Trade Union Invasion of Southern States
Benefits Sought in C. I. O.-A. F. L. Campaigns
Successes of established labor unions since the war in gaining increased wage rates through use of their economic power have advertised the advantages of trade unionism to unorganized workers everywhere. The C. I. O. and A. F. L. will attempt to capitalize on the present favorable situation in the organizing campaigns both are now preparing for the southern states. The campaigns will be carried out under the guarantees of the right to organize contained in the National Labor Relations Act of 1935, and they promise to add greatly to the strength with which organized labor emerged from the war.
The under-developed resources of the South are believed by Secretary of Commerce Wallace to offer the country's greatest single opportunity for postwar industrial expansion. Leaders of organized labor, with their unions now firmly established in the mass-production and other industries of the North and West, similarly look to the South as the most promising field for future expansion of the trade union movement.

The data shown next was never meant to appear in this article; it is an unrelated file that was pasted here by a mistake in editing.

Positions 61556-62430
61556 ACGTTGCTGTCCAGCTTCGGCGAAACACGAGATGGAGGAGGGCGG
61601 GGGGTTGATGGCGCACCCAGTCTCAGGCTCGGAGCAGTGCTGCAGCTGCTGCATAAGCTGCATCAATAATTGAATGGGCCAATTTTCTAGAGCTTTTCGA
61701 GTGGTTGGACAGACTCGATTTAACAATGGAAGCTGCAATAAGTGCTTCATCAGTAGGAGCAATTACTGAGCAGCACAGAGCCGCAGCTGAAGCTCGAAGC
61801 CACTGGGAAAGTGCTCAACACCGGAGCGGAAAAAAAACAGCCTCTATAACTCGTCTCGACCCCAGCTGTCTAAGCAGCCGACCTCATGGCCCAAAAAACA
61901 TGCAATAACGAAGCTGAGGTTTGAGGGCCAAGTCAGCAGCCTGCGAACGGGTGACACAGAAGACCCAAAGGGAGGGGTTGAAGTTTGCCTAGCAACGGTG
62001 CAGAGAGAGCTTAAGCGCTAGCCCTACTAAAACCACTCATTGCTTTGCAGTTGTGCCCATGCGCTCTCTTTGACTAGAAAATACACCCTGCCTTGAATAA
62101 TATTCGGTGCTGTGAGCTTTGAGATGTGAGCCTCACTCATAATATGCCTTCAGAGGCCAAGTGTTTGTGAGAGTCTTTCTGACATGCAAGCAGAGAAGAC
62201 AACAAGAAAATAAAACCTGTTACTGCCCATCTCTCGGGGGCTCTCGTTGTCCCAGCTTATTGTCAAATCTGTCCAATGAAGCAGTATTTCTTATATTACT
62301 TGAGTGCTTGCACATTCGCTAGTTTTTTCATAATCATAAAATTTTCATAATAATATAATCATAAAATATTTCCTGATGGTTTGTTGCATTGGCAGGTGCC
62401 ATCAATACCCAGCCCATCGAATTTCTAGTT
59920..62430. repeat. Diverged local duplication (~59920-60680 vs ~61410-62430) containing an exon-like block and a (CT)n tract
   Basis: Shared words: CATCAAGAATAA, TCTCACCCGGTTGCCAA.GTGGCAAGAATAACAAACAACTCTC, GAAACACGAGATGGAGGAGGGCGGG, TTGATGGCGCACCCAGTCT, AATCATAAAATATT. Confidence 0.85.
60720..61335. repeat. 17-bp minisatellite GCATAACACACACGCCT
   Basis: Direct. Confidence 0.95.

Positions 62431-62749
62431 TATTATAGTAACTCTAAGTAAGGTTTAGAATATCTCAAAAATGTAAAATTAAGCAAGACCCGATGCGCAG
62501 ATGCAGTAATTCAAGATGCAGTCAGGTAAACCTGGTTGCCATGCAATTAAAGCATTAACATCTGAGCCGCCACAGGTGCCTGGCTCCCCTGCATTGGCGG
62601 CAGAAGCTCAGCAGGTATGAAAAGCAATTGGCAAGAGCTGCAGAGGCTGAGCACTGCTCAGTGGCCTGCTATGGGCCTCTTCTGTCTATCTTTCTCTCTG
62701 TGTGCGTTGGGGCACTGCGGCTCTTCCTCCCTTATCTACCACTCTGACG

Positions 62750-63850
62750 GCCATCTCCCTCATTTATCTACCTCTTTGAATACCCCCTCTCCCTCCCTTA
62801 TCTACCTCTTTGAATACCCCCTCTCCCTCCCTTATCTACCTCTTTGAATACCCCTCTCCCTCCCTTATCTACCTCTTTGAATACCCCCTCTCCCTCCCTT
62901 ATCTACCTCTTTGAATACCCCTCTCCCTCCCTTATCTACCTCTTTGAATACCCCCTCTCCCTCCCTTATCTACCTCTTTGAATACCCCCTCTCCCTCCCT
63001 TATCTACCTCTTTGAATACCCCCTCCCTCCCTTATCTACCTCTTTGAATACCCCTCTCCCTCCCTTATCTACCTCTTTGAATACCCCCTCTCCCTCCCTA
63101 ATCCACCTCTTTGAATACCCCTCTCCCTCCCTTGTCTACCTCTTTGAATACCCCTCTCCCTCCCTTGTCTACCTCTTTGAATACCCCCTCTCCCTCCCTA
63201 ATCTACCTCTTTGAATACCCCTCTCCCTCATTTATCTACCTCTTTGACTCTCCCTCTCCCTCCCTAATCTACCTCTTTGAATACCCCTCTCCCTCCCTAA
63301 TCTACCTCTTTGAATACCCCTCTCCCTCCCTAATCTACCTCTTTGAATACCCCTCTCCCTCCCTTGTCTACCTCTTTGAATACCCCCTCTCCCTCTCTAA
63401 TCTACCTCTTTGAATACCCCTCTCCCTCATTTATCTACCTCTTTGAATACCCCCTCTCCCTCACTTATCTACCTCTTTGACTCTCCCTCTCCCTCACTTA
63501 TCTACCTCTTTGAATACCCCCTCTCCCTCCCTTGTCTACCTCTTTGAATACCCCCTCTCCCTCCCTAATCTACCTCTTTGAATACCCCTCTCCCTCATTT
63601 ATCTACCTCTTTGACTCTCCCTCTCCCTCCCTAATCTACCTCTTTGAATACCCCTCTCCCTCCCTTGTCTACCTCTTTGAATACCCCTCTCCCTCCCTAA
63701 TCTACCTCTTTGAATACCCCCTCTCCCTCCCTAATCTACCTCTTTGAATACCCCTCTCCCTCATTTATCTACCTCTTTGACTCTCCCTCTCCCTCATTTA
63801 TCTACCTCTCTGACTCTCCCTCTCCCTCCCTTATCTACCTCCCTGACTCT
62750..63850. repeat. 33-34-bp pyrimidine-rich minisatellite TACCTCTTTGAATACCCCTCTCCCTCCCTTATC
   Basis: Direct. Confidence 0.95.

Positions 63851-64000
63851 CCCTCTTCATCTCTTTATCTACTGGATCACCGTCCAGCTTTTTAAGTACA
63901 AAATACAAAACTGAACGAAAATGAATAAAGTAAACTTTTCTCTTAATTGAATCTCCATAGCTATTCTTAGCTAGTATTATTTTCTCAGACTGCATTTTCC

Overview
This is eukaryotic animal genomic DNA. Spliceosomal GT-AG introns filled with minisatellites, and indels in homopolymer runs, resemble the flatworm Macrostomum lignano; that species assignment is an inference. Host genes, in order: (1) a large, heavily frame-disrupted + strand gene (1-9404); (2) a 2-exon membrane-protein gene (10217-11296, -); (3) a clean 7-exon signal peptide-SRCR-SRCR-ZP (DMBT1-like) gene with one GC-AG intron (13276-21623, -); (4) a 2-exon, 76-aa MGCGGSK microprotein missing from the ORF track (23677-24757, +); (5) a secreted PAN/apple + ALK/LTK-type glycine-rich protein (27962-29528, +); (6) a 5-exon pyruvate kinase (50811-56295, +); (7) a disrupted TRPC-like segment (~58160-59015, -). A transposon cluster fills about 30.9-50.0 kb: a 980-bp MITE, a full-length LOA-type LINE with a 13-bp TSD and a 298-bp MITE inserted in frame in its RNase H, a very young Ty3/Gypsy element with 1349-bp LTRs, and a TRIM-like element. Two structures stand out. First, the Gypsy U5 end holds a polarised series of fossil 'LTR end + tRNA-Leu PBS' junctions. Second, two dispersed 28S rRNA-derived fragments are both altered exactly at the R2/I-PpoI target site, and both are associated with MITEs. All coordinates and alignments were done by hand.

Burden of North-South Wage Differentials
The immediate objective of the C. I. O. and A. F. L. organizing campaigns is higher wages for the workers to be brought into the unions. The presence in the South of a large bloc of well-paid unionists, say the labor leaders, will inevitably tend to raise the pay of all wage-earners in the area. The resultant increases in purchasing power will raise living standards generally and will create better markets for the products of southern industry. If regional wage differentials can be narrowed or removed by raising the pay of southern workers, leaders of the unions believe their organizations in the North and West will be in a stronger position than at present to resist wage-cutting and open-shop movements in any future depression.